The Drop Box DVD
Death Cab for Cutie
The Drop Box
In a world full of heartbreak, South Korean pastor Lee and his wife Chun-ja are trying to shine a little sunshine and a lot of hope. From Focus on the Family and Kindred Image comes a story of inspiration and hope from halfway around the globe. The Drop Box tells the story of one pastor and his wife who have provided a way to rescue babies that would have been abandoned-- the baby box. A story of hope and compassion, The Drop Box will inspire viewers of all ages to reach out with kindness and love to a dark world.
Every year hundreds of babies are abandoned on the streets of Seol, South Korea. Tiny and helpless these small humans are left to die in the back alleys and street corners. Sadly, most people turn a blind eye and forget the helpless humans that their culture deems unwanted. Pastor Lee and his wife Chun-ja are not that type of people, and their story-- the one that inspired the documentary The Drop Box-- is one filled wit hope and love. Saddened by the cold hearts and neglected babies he saw around him, the South Korean pastor decided to do something. He did not try to change a legislation, or talk desperate mothers out of their plans, he simply built a box. Not just any box, mind you. He built a heated, safe box in the side of a building where mothers could leave their unwanted babies safely and without repercussions and the babies would survive. Every day Lee checks the box and brings whatever babies he finds home. This box, is the one that inspired the documentary The Drop Box. Once the babies are rescued, Pastor Lee and his wife Chun-ja, along with a small staff made up mostly of his church members, care for the children-- many of whom have disabilities. The South Korean couple only expected one or two babies at the most, but as word of Lee's kindness spread throughout the city more babies started arriving in the safety box. Now, the family runs a full fledged orphanage where the abandoned babies are loved, nurtured, protected, and cared for just like God always wanted. Through a simple drop box, Lee and his team are making a difference in hundreds of lives, and reminding those around them that God cares for the fatherless no matter who they are.
In June 2011 the New York Times published an article about the work of Pastor Lee. It was a small article, but it was enough to touch the hearts of three students-- Brian Ivie, Will Tober and Bryce Komae-- at the University of Southern California. They were not Christians, but the story of Pastor Lee Jong-rak's work rescuing babies inspired them. The threesome decided that Lee's story would make the perfect subject for a documentary-- an idea that would one day become The Drop Box. After some initial discussion with Lee, and a flurry of fund raising, the threesome set off for Lee's South Korean home and orphanage only six months after reading the initial article. As they worked with Lee and watched his life, their hearts were moved. In fact, Brian Ivie committed his life to Christ for the first time during that initial trip. As he says, he saw all of these children coming through the drop box, and all of them had disabilities and various forms of crookedness and brokenness. And then one day, it hit him "ÌÕ he was one of these babies too. His own soul was broken and deformed. He knew he could only fix his broken and sinful soul through Christ. Two years and four trips after the first life changing plane ride, the three young men from California had a ministry on their hands. They had produced a full fledged documentary-- The Drop Box-- and started an organization called Kindred Image to share Pastor Lee's story, help him with fund raising, and provide a platform and means for him to continue his work. In 2013, a team working on Focus on the Family's documentary "Irreplaceable"å? met Brian Ivie and his team who were looking for means to promote and distribute their own documentary The Drop Box. With the same heart, a common goal, and a combined network, the two companies decided to work together to spread Pastor Lee's message of hope and further his ministry. As they point out, the long term goal is not to build more baby boxes, or feed Pastor Lee's children, but to find loving families and remind the rest of the world that human life is important no matter how large or small, what race, or where in the world it comes from.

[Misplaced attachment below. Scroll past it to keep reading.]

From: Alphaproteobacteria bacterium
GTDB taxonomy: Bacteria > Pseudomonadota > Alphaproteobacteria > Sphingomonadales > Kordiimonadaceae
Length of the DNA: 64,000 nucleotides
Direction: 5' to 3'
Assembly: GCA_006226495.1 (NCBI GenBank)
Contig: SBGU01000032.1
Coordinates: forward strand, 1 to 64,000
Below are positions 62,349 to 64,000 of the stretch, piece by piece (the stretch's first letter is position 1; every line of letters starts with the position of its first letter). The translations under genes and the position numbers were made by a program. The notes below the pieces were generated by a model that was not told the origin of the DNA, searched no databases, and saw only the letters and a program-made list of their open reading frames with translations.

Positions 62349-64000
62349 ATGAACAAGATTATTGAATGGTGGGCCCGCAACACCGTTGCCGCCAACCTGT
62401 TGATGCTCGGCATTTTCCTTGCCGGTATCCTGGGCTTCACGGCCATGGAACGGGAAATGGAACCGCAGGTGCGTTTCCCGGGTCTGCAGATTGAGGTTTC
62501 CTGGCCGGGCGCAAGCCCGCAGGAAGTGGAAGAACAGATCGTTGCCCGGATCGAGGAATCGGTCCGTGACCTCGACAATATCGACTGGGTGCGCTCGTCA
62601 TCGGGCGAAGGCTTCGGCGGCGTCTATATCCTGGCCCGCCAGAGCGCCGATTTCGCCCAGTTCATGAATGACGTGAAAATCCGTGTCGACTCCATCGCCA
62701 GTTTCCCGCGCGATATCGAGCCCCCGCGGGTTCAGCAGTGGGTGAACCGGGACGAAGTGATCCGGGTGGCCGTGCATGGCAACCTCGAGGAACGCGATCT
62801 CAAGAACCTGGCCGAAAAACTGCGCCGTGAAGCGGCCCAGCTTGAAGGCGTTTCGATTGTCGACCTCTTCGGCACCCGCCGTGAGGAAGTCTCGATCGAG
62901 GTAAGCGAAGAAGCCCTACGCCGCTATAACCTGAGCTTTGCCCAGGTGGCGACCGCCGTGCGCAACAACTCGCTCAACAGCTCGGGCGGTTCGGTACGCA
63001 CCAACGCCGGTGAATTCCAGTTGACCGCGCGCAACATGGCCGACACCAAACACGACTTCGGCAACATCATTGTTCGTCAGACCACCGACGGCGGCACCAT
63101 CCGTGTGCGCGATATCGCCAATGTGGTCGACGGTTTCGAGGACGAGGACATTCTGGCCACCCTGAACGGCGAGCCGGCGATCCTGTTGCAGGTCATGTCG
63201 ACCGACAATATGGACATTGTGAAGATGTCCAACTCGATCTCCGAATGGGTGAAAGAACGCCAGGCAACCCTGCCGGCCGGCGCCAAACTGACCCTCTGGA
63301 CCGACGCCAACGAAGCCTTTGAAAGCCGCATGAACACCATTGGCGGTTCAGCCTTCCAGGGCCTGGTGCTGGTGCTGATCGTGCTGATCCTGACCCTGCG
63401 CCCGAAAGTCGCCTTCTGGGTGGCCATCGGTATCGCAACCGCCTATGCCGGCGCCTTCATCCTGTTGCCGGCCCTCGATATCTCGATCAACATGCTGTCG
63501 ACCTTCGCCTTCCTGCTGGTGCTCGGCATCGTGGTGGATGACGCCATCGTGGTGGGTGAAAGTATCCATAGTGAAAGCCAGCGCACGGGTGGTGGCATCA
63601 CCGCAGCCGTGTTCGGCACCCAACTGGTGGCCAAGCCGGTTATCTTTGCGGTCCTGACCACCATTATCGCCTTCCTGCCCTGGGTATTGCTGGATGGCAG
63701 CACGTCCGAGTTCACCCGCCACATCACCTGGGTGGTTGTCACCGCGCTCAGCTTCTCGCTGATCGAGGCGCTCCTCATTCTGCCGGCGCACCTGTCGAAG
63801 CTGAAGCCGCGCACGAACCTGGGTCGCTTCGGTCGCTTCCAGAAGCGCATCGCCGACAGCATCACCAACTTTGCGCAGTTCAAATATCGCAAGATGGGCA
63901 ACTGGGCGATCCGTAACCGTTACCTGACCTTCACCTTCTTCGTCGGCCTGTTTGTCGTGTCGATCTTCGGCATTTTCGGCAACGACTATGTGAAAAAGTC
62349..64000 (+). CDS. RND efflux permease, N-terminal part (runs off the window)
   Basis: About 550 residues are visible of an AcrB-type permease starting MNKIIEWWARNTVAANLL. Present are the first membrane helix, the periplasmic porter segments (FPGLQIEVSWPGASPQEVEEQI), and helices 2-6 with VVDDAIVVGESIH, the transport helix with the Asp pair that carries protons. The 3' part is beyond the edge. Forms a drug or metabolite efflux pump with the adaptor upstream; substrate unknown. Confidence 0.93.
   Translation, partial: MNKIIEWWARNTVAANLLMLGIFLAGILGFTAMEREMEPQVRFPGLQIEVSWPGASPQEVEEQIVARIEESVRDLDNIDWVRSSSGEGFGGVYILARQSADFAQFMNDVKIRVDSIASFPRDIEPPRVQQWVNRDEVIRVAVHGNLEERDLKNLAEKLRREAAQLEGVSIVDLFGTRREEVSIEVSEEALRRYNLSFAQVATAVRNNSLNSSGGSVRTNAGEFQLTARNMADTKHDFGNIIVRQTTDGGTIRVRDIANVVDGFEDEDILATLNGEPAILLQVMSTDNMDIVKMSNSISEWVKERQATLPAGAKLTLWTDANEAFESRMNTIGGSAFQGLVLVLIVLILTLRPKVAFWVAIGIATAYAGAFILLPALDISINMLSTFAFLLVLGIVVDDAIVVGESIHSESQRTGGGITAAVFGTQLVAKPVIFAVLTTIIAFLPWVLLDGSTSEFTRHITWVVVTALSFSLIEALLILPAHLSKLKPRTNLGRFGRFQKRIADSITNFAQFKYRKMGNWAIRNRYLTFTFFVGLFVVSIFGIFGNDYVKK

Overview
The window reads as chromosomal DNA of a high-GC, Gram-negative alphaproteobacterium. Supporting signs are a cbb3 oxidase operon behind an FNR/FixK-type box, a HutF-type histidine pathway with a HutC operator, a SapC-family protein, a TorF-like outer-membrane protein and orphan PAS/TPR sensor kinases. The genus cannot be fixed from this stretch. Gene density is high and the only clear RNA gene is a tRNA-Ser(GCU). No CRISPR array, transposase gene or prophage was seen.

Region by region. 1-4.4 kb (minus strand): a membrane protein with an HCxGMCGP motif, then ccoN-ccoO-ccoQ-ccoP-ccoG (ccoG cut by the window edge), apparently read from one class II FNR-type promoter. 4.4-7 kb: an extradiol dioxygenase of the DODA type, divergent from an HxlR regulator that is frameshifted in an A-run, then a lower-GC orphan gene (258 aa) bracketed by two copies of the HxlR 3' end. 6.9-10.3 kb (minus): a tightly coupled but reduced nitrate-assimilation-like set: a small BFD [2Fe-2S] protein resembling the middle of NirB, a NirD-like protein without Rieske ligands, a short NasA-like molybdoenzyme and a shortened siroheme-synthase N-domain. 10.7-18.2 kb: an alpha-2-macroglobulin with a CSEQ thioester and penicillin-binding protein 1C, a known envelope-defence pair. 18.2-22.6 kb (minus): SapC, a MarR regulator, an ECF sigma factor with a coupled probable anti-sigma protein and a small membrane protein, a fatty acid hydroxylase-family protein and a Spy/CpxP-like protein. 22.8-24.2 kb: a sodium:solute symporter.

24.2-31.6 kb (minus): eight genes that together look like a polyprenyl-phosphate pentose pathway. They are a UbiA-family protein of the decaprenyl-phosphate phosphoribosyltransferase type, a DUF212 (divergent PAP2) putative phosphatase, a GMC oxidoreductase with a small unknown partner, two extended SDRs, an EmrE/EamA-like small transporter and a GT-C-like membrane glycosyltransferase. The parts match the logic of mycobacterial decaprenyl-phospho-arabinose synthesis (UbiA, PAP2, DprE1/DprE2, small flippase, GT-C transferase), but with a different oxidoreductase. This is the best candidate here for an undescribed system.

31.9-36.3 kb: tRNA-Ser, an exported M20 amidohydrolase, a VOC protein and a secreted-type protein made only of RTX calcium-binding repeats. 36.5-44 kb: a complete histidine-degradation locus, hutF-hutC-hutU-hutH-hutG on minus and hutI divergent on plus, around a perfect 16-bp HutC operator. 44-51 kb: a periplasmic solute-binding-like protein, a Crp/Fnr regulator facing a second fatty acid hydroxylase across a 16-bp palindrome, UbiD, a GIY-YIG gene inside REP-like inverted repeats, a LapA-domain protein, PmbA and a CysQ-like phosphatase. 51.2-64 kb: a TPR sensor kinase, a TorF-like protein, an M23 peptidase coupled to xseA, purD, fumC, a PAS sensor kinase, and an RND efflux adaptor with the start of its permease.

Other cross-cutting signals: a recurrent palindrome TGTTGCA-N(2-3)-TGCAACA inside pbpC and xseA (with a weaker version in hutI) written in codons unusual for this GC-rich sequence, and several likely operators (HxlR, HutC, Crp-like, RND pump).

Pastor Lee's story of compassion, kindness, love, and a heart willing to step out in action will challenge and inspire viewers of all ages to do something, to be a light in a dark world.
The Drop Box has not been rated by the Motion Picture Association of America. Some topics and issues may not be suitable for young viewers, but this film did receive the "Faith Friendly"å? award for all ages from the Dove Foundation. As always, it is recommend that parents preview all content to determine what is suitable for their children, but the film The Drop Box is generally considered appropriate for most audiences.
If you enjoyed or were moved by Pastor Lee and Chun-ja's story in The Drop Box you might consider viewing some of the following films. Nefarious Merchant of Souls sheds light on the darkness of human trafficking as does Trade of Innocents, both powerful documentaries. Like The Drop Box, the documentary Rescued: The Heart Of Adoption And Caring For Orphans highlights the importance of adoption and caring for the fatherless. The Letters: The Untold Story of Mother Theresa offers a special glimpse into the life of a woman who recognized the need of caring for the helpless much like Lee and Chun-ja.